Applying the merits test we find that plaintiffs have achieved not some but all the benefit they sought from their Sec. 1983 claim. They challenged the validity of the Commissioner's decision and succeeded in having it overturned. The state-law issue on which they prevailed also arose from the same nucleus of common fact as the Sec. 1983 issue--the Commissioner's decision. It was significant and substantial since its resolution disposed of the entire matter. Finally, the state-law issue was an issue "in litigation" even though it was not raised in the pleadings and, under Pennhurst State School and Hospital v. Halderman, 465 U.S. 89, 121, 104 S.Ct. 900, 919, 79 L.Ed.2d 67 (1984), could not have been pendent to the Sec. 1983 claim unless the state waived its immunity. It was part of the case, and therefore "in litigation," because the district court determined that under the abstention doctrine of Railroad Commission of Texas v. Pullman Co., 312 U.S. 496, 501, 61 S.Ct. 643, 645, 85 L.Ed. 971 (1941), and Colorado River Water Conservation District v. United States, 424 U.S. 800, 814, 96 S.Ct. 1236, 1244, 47 L.Ed.2d 483 (1976), the issue had to be decided by the Rhode Island Supreme Court before the federal court could reach the constitutional issues in the case. We find the merits test is met.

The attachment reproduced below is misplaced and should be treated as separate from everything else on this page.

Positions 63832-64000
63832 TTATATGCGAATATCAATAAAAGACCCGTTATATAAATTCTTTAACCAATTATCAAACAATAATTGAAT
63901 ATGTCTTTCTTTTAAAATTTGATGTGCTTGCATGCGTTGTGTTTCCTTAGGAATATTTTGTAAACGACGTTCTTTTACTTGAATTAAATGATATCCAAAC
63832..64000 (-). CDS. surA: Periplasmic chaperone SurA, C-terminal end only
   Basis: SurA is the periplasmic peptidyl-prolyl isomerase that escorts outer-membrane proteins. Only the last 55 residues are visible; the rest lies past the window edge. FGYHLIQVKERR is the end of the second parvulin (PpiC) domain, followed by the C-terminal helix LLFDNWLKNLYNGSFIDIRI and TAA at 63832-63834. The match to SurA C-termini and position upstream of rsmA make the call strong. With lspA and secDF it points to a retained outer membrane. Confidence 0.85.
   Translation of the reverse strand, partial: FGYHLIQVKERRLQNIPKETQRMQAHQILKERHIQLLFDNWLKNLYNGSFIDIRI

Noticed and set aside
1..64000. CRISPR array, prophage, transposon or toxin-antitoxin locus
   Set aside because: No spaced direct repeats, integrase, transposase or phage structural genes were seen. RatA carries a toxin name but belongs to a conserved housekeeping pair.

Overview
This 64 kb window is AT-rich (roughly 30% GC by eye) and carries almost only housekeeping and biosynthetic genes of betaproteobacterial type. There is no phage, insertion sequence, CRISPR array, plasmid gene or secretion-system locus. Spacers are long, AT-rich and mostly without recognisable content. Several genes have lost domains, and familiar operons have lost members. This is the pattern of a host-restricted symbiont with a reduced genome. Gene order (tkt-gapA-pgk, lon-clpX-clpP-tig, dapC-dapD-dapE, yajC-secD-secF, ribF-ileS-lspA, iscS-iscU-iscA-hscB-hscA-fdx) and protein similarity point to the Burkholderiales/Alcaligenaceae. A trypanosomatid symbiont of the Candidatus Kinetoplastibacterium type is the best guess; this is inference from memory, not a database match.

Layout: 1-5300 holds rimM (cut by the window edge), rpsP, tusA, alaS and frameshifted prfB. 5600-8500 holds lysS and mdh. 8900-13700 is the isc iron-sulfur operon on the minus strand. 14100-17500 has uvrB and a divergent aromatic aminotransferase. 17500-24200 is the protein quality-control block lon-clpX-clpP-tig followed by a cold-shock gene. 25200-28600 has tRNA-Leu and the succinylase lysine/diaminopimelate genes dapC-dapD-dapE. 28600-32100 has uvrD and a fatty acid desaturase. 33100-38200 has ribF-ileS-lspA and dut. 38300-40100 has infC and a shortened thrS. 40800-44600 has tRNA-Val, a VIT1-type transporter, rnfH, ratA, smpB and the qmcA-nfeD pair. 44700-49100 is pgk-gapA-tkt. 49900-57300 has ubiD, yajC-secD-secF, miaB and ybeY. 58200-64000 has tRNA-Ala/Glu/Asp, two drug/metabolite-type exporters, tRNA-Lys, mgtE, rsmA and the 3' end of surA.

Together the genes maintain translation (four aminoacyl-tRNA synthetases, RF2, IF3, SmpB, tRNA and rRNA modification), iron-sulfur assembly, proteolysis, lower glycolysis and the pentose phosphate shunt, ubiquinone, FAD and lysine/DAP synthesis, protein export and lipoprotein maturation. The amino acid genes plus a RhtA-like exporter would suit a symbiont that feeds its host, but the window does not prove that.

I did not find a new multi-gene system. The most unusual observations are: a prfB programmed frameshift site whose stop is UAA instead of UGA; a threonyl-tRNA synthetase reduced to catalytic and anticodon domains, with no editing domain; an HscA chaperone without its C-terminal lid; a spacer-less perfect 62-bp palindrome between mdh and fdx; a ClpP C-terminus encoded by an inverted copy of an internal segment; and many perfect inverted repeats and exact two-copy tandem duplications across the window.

Defendant invokes Pennhurst State School and Hospital v. Halderman, 465 U.S. 89, 104 S.Ct. 900, arguing generally that it prevents us from interpreting Sec. 1988 so as to allow a district court to award fees for state-court proceedings that litigated and determined a state-law issue over which the district court did not have jurisdiction. We do not think that Pennhurst cuts such a wide swath. Indeed, Pennhurst encourages by implication the very certification procedure the district court employed here. The only way to harmonize the federalism concerns of Pennhurst, the abstention doctrine of Pullman, and Congress' desire to create an incentive under Sec. 1988 for plaintiffs to seek enforcement of federal civil rights law in federal courts, is by awarding fees in certification cases.
We agree with the statement by the Ninth Circuit in Bartholomew v. Watson, 665 F.2d 910 (9th Cir.1982), that if fees are not allowed for work done in state-court proceedings when the district court abstains from deciding federal Sec. 1983 claims arising out of the same facts